[SciPy-dev] denoising spatial point process data

Robert Kern robert.kern@gmail....
Fri Jan 9 15:28:46 CST 2009

On Fri, Jan 9, 2009 at 12:30, Sturla Molden <sturla@molden.no> wrote:
>> 2009/1/9 Sturla Molden <sturla@molden.no>:
>> As such, I wonder
>> whether it belongs more in with the clustering/machine learning code?
> It is not correct to call it a 'clustering' technique, but machine
> learning is an acceptable label. Similar to many clustering techniques
> (e.g. k-means) it fits a mixture model using the EM agorithm. It does not
> fit clusters, but separates target from clutter, based on the idea that
> clutter points will be widely scattered without adjacent neighbours.
> As for clustering:
> A clustering technique related to nnclean is 'superparamagnetic
> clustering'. It uses KNN distances and some form of MCMC (Swendsen-Wang or
> Wolff's algorithm). It is to my knowledge the only clustering method that
> is impervious to initialization, oblivious to the number of clusters in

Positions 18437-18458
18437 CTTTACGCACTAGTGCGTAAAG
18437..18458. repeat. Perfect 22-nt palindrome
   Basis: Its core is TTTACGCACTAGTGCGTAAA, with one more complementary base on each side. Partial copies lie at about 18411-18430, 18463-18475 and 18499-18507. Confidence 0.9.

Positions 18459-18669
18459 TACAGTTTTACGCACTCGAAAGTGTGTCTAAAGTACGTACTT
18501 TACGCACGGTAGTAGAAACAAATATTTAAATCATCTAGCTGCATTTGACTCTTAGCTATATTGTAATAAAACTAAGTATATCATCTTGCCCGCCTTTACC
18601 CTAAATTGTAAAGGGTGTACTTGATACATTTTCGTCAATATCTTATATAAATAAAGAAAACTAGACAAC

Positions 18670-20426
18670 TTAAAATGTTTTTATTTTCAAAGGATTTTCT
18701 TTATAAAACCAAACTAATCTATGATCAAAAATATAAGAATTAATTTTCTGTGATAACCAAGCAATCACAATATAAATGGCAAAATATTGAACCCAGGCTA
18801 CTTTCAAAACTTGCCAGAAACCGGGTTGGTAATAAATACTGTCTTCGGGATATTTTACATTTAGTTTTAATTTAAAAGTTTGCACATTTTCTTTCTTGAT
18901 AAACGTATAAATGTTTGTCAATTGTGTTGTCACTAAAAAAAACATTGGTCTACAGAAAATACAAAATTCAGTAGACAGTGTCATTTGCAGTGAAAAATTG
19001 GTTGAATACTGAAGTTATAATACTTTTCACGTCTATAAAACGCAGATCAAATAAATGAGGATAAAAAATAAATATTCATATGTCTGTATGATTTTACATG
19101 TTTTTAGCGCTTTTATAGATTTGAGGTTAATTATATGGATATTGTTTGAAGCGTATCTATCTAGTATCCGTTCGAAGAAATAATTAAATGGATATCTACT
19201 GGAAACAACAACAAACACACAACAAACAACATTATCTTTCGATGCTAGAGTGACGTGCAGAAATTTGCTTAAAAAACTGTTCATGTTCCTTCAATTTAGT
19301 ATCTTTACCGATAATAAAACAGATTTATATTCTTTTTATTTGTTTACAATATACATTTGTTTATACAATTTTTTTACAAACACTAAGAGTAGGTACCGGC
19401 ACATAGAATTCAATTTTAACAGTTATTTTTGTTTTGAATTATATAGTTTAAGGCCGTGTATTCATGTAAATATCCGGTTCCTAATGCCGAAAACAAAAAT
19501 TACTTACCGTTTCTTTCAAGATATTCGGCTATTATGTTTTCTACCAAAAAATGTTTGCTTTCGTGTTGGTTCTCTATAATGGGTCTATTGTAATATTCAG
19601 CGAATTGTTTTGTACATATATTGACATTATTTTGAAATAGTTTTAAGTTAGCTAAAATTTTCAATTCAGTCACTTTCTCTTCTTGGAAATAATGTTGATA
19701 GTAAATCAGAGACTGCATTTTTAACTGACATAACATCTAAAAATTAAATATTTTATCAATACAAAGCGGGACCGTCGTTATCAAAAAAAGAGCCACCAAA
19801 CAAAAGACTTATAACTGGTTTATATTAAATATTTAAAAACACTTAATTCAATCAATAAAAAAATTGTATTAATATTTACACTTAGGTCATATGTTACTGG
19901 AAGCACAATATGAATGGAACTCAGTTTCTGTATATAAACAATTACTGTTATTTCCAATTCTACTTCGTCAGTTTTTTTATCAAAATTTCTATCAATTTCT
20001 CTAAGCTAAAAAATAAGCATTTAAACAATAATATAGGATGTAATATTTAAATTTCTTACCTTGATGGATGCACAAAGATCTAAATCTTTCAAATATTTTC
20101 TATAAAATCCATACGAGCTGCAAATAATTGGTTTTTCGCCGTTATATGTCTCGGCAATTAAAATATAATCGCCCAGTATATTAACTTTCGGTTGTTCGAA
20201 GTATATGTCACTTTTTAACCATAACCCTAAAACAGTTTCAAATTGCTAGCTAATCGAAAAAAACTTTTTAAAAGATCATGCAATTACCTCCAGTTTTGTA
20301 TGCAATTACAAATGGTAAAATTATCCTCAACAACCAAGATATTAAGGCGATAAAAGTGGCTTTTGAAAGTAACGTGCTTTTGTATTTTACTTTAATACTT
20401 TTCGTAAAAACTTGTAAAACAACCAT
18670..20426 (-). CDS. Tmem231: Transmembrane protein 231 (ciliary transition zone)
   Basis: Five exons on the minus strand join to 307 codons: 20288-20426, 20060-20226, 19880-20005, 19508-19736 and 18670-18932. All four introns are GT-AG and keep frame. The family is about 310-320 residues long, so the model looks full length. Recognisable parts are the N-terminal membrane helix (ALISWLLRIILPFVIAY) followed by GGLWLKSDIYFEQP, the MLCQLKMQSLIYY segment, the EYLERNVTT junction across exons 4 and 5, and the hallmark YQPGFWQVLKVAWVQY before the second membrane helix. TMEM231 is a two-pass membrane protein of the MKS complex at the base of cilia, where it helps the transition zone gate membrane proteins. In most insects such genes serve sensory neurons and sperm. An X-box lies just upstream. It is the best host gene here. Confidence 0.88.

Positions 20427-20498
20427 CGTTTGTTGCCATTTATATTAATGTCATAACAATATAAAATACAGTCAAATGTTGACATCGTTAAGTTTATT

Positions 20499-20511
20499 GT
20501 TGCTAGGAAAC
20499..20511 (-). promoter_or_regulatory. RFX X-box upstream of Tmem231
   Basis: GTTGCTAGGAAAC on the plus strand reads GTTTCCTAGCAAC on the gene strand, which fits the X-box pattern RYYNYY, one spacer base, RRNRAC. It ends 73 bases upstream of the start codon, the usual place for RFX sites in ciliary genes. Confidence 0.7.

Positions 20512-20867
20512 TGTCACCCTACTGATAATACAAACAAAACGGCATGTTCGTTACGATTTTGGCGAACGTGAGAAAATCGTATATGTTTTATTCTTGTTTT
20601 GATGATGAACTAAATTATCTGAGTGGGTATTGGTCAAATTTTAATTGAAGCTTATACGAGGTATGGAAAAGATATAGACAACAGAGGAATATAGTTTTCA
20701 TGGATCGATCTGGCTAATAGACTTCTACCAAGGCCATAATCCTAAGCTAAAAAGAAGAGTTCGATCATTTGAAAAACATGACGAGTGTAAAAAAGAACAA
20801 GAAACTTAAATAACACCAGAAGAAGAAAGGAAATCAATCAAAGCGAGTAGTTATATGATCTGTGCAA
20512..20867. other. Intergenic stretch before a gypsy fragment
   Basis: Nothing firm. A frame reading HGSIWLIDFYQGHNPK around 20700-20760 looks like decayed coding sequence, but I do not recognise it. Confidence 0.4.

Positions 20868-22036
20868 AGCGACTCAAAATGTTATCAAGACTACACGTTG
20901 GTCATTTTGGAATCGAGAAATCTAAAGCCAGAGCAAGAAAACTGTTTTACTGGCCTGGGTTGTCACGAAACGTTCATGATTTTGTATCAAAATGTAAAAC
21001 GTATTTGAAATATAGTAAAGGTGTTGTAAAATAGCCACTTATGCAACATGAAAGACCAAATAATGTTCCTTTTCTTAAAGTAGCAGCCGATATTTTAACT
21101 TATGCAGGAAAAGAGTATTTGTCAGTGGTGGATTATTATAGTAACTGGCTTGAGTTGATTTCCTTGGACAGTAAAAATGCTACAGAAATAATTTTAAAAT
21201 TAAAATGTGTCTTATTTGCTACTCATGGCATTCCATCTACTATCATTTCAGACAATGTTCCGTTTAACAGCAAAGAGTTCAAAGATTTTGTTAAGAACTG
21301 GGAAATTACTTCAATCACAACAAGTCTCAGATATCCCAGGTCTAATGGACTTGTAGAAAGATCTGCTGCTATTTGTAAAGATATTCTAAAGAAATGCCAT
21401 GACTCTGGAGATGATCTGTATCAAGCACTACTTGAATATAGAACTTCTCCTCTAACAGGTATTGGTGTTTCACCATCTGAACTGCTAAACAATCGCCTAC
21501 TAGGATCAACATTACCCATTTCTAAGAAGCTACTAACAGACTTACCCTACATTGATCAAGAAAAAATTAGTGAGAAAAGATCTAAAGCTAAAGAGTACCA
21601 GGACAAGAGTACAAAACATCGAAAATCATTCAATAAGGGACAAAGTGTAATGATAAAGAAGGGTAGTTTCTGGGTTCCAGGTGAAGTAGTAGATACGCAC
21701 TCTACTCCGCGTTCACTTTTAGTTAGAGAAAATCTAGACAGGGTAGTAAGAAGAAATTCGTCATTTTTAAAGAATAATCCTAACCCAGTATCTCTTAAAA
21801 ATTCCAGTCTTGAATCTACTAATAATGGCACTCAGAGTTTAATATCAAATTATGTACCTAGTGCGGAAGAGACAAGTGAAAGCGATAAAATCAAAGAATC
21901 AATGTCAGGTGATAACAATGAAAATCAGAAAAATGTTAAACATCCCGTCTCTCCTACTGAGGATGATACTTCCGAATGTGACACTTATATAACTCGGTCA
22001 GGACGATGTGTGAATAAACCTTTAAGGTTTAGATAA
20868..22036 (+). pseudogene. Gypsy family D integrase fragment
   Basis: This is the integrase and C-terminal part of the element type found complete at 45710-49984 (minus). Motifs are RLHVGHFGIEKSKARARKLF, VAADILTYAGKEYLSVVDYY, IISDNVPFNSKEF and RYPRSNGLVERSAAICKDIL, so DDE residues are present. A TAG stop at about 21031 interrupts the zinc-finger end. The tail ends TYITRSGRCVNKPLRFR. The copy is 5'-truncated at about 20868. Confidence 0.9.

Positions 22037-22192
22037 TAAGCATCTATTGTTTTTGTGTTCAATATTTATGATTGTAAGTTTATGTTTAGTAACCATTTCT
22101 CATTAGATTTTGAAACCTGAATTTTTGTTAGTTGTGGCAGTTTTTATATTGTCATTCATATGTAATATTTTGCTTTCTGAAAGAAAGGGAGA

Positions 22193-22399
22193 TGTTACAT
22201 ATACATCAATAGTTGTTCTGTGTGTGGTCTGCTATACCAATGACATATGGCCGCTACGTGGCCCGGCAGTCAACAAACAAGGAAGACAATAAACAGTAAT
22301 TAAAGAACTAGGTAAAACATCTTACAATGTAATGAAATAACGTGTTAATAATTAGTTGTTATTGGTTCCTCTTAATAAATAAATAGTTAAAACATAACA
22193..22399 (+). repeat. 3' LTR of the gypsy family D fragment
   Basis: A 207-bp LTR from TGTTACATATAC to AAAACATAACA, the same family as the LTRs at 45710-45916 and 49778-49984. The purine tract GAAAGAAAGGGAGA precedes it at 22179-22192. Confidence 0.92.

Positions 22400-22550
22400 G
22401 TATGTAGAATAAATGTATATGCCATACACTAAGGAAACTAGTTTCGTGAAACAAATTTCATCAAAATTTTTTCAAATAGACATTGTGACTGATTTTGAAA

> advance, can fit clusters of arbitrary shape, as well as guaranteed to
> converge to the globally correct solution. I have an implementation of
> that as well (it needs some more testing). Unfortunately it seems to be
> protected by a patent. I am not a lawyer, but it seems strange that a pure
> numerical method can be patented. At least in Europe, patents must include
> some sort of physical action, not just plain mathematics.
> http://citeseerx.ist.psu.edu/viewdoc/summary?doi=
> http://www.wikipatents.com/6021383.html

In the US, algorithms been patentable; the patents just need to be
written such that they refer to running it on a computer device. A
recent court decision has suggested that software patents that only
need a general computer rather than a more specific kind of hardware
may not be patentable, but we'll see how that holds up. Until that
decision gets some more support, I think we're still going to avoid
patented algorithms in scipy, though.

Robert Kern

"I have come to believe that the whole world is an enigma, a harmless
enigma that is made terrible by our own mad attempt to interpret it as
though it had an underlying truth."
  -- Umberto Eco

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